Not all heroes wear capes—some simply skip a meeting or two. That’s how two Harris County commissioners blocked an onrushing property tax hike that would have cost taxpayers there an additional $245.2 million.

By breaking quorum, Commissioners Tom Ramsey and Jack Cagle denied the Harris County Commissioners Court the supermajority it needed for a tax hike, and forced the Commissioners Court to adopt its “no-new-revenue” tax rate.

“We were only beginning to get back on our feet from the economic burdens imposed by COVID restrictions when historic inflation levels came along and knocked many of us flat again,” Cagle told the media. “Now is not the time for local government to take advantage of inflated property appraisals to pay for an expanded government footprint. Now is when we should be fighting alongside taxpayers to help them dig out from under the rubble.”

What this means for Harris County property owners is a little bit of a reprieve. The county has been raising taxes disproportionately for years. From 2016 to 2020, Harris County’s property taxes grew 38.5%. Yet when added together, Harris County’s population growth and inflation for those years only amounted to 10.2%—leaving a difference of 28.4% which means that Harris County commissioners were growing government, not merely keeping pace.

That’s a lot, but it’s not as much as the city of Houston is raking in by taxing those same properties. The city’s property tax levy increased from $1.3 billion to $1.9 billion from 2016 to 2020, representing a growth of 45.9%. But during those years, Houston actually lost residents. Inflation accounts for about 7.2% of that bigger bill, but the rest is bureaucratic bloat.

Harris County Judge Lina Hidalgo was furious at the move. She calls the maneuver “games” now, but she was all for breaking quorum last year, when Democrats in the Texas Legislature left the state to block election integrity reforms.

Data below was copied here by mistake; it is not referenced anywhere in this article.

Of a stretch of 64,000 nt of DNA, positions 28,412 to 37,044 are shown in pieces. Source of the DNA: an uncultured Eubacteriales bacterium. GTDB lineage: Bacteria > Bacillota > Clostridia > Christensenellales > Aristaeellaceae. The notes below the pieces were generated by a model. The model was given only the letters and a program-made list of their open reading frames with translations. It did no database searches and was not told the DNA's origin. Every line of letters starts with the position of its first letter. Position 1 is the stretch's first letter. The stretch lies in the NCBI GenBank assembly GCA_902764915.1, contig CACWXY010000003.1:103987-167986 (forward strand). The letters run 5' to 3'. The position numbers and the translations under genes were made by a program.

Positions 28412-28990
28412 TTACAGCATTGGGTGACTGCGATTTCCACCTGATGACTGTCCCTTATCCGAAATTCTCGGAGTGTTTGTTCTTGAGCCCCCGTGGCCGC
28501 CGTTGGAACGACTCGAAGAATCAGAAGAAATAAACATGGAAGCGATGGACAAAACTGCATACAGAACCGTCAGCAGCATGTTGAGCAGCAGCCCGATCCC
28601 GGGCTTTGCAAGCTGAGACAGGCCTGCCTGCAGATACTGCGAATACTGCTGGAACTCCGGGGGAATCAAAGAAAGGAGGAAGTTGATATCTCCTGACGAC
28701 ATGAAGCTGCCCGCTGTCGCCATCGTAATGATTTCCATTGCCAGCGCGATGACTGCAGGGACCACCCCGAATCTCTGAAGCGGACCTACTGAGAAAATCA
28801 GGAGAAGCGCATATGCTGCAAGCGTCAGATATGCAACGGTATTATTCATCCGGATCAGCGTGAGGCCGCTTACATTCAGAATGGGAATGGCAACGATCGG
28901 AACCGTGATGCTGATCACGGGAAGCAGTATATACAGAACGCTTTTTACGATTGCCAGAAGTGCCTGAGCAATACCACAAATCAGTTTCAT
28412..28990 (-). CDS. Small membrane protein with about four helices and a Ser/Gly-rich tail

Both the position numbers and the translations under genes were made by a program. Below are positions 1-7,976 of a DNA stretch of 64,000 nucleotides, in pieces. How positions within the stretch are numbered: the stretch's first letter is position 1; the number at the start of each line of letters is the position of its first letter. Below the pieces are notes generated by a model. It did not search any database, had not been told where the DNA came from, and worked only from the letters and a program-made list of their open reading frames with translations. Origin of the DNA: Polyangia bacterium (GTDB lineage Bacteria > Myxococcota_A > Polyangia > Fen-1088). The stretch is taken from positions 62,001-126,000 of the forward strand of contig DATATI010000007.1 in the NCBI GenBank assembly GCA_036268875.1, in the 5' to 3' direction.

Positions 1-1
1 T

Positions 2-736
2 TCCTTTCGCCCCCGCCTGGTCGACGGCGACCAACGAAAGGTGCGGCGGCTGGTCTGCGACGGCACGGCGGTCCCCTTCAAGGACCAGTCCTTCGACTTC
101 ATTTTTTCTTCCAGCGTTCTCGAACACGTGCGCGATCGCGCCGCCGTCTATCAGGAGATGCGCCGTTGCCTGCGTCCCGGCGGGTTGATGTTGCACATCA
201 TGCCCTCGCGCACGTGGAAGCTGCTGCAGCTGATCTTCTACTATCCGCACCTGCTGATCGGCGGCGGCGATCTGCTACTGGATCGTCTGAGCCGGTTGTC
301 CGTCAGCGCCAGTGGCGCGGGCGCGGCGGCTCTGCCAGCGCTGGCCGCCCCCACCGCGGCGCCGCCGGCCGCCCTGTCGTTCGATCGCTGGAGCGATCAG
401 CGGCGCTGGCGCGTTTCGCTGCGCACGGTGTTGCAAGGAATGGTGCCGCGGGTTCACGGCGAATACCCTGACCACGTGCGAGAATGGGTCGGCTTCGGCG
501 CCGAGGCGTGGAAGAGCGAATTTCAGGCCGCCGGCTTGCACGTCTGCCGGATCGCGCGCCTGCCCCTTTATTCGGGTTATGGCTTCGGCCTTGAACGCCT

“The quorum break is a valid parliamentary maneuver in the TX Legislature,” she tweeted May 31, 2021. “It’s rare because it’s almost impossible to get so many people on the same page. Not wise to mess with the courageous Texas House leadership and membership who pulled that off.”

Breaking quorum failed Democrats in the House—indeed, it was a PR fiasco beginning with a case of cheap beer and chartered plane to D.C., and ending with passage of the full slate of election reforms. But the two quorum breaks differ not only in outcomes, but also in nature. When the Democrats left the Capitol last year, all policymaking was shut down. The Legislature couldn’t gavel in; the stunt cost the state two special legislative sessions.

In Harris County, the only thing that was stalled was Judge Hidalgo’s planned spending spree. And that’s a good thing. Governments have no money of their own; they collect hard-earned dollars from taxpayers for every expense (and every pet project).

Now, Judge Hidalgo seems eager that county residents share her pain. The first cuts she announced were to public safety.

“Because of the games they’ve been playing, already this morning, $100 million have been cut from law enforcement,” Judge Hidalgo said. “We’re cutting money to the tune of $16 million for the sheriff, $5 million for the DA…”

That’s a veiled threat, of course, and perhaps a way for Judge Hidalgo—who is in a tight re-election race right now—to spread the blame for the county’s spiraling murder rate. But it’s completely unnecessary, as Harris County First Assistant District Attorney David Mitcham said in an Oct. 26 meeting.

“$50 million for environmental beautification, $31 million for workforce development, $13 million for early child development, $8 million for new bike trails, and a million and a half for public Wi-Fi; there’s your $100 million,” said Mitcham. “You cut that, and you fund law enforcement.”

It’s not complicated.

Commissioners Cagle and Ramsey got it right, and now lawmakers should pay attention. The Legislature recently passed a stronger state spending growth limit. Now it is time to rein in excessive government spending growth at the local level.